Morning commute got ya down.. Yeee Haaaaa!!!
The guys that flew these babies in combat were a special breed, imo.
The Cowboys of the sky..
Thank You, U.S. Marine Corps pilot Jeff DeBlanc, last living Medal of Honor recipient in the state of Louisiana.
Absolutely wonderful! Thanks for posting it. Brings tears to my eyes, and a great deal of respect to my heart.
God bless. The greatest generation indeed!
Your damn right, now drop and give me 50.
DEBLANC, JEFFERSON JOSEPH
Rank and Organization: Captain, U.S. Marine Corps Reserve, Marine Fighting Squadron 112. Place and date: Off Kolombangara Island in the Solomons group, 31 January 1943. Entered service at: Louisiana. Born: 15 February 1921, Lockport, La. Citation: For conspicuous gallantry and intrepidity at the risk of his life above and beyond the call of duty as leader of a section of 6 fighter planes in Marine Fighting Squadron 112, during aerial operations against enemy Japanese forces off Kolombangara Island in the Solomons group, 31 January 1943. Taking off with his section as escort for a strike force of dive bombers and torpedo planes ordered to attack Japanese surface vessels, 1st Lt. DeBlanc led his flight directly to the target area where, at 14,000 feet, our strike force encountered a large number of Japanese Zeros protecting the enemy’s surface craft. In company with the other fighters, 1st Lt. DeBlanc instantly engaged the hostile planes and aggressively countered their repeated attempts to drive off our bombers, persevering in his efforts to protect the diving planes and waging fierce combat until, picking up a call for assistance from the dive bombers, under attack by enemy float planes at 1,000 feet, he broke off his engagement with the Zeros, plunged into the formation of float planes and disrupted the savage attack, enabling our dive bombers and torpedo planes to complete their runs on the Japanese surface disposition and withdraw without further incident. Although his escort mission was fulfilled upon the safe retirement of the bombers, 1st Lt. DeBlanc courageously remained on the scene despite a rapidly diminishing fuel supply and, boldly challenging the enemy’s superior number of float planes, fought a valiant battle against terrific odds, seizing the tactical advantage and striking repeatedly to destroy 3 of the hostile aircraft and to disperse the remainder. Prepared to maneuver his damaged plane back to base, he had climbed aloft and set his course when he discovered 2 Zeros closing in behind. Undaunted, he opened fire and blasted both Zeros from the sky in a short, bitterly fought action which resulted in such hopeless damage to his own plane that he was forced to bail out at a perilously low altitude atop the trees on enemy-held Kolombangara. A gallant officer, a superb airman, and an indomitable fighter, 1st Lt. DeBlanc had rendered decisive assistance during a critical stage of operations, and his unwavering fortitude in the face of overwhelming opposition reflects the highest credit upon himself and adds new luster to the traditions of the U.S. Naval Service.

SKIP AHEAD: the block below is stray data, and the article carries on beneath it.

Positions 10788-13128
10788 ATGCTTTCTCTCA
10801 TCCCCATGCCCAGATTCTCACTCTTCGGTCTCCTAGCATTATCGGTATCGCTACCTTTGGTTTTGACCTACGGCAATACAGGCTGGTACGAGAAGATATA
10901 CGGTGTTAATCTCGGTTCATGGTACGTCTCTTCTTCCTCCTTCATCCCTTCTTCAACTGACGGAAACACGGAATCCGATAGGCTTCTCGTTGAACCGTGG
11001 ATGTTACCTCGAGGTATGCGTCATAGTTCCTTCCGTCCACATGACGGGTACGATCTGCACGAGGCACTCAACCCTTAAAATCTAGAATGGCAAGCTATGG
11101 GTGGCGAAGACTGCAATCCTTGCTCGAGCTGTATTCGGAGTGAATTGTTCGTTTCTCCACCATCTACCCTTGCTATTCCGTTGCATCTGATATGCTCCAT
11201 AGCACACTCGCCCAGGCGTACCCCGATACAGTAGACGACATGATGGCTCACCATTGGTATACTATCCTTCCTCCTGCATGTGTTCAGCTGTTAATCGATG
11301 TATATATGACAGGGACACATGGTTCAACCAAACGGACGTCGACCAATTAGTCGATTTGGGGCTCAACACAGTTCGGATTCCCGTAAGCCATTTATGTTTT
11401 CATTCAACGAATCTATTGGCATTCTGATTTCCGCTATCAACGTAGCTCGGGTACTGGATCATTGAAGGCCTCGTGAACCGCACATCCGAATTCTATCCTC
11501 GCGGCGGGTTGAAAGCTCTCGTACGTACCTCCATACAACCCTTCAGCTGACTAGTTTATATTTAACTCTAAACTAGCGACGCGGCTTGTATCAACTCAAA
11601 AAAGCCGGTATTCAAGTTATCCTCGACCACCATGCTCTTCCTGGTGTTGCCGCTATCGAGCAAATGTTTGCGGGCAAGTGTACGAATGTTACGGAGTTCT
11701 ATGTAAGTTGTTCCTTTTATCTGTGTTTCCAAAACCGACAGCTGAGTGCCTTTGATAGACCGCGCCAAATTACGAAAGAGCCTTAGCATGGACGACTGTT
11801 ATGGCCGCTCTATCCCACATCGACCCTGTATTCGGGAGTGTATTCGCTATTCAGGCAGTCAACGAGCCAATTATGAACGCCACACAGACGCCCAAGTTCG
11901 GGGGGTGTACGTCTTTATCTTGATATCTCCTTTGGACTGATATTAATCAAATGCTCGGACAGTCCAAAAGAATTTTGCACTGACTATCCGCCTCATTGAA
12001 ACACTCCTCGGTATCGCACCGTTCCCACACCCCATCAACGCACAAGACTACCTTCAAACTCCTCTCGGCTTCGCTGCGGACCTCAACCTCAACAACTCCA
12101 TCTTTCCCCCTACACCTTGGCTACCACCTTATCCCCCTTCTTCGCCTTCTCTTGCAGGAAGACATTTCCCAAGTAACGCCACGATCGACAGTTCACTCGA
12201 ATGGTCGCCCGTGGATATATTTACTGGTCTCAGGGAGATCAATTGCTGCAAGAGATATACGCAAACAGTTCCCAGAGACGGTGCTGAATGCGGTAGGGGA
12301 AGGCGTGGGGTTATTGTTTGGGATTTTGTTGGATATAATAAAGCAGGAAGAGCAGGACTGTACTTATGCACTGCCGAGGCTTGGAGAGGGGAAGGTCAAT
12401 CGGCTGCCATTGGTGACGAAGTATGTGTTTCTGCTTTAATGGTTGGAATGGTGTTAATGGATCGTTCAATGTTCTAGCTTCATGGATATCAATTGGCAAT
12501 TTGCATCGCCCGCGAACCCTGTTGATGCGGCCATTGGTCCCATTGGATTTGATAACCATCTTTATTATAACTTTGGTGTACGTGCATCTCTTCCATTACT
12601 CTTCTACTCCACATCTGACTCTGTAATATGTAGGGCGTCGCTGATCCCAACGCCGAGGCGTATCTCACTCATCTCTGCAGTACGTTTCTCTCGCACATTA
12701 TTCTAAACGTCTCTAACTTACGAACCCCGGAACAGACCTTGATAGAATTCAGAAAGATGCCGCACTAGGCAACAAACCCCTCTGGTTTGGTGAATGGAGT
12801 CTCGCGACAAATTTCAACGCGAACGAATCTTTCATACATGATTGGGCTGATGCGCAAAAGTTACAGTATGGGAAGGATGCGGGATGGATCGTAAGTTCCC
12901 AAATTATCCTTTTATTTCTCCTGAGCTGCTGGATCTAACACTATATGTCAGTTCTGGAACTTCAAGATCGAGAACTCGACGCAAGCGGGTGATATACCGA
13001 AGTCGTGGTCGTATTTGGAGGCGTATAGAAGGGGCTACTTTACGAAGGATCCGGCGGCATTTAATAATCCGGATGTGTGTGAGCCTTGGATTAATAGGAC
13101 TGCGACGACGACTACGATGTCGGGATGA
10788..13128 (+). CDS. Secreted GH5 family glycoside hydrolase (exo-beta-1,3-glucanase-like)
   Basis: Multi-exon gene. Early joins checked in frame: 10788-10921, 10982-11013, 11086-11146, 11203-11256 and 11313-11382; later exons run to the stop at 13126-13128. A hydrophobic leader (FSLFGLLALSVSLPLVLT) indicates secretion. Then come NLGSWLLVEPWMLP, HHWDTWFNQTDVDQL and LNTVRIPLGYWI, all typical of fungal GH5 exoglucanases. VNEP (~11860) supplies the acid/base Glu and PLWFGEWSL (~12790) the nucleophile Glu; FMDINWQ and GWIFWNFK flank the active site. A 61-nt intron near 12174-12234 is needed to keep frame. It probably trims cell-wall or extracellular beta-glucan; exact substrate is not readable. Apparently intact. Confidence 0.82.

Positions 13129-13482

This mans efforts and accomplishments were the topic of the History channels show Dogfights tonight ! Should be a rerun in the AM.......his story was impressive !
They erned the right to have the TV brought back from banishment to the basement and are now happy to have a set of rabbit ears to work with. It's a permanent probationary period, subject to revocation at my whim for the slightest of transgressions.
It was slow and underpowered and couldn’t climb or turn with the Zero and Oscars but the pilots came through and killed many enemy planes with the F4F wildcat until better planes came into play. The Catus airforce in particular had a very rough time on the Canal but persevered and won the day. God bless ‘em and thanks to all of them for their sacrifices.
An olive green Wildcat -- I don't think so...Wartime Wildcats came in three variations of blue. Light blue-gray early in the war, tricolor blue in the middle of the war and dark sea blue late in the war.
That and they could spell “peek” (rather than “peak”), but an inspiring story nonetheless.
The events described in this post are featured in History Channel DOGFIGHTS episode, along with commentary by DeBlanc.
HONOR BOUND. May the good Lord give him in his remaining years only the pleasures of good health and the love of family and friends, and a reminder every now and then. WE DO NOT FORGET WHAT THEY DID.
On the other hand, the Wildcat dived better than the Zero, was better armed, and could take far more punishment and still return home.
August 1942... the Solomon Islands. Heroic, die-hard American pilots of the tiny Cactus Air Force match skills and instincts against top Japanese aces as they battle in the skies above Guadalcanal. Legendary Marine Capt. John Smith and Medal of Honor recipients Jeff De Blanc and Jim Swett pit their tough 4F4 Wildcats against the relentless Japanese Zeros. At stake--the fate of the Pacific War.
Saw the show. Great stuff!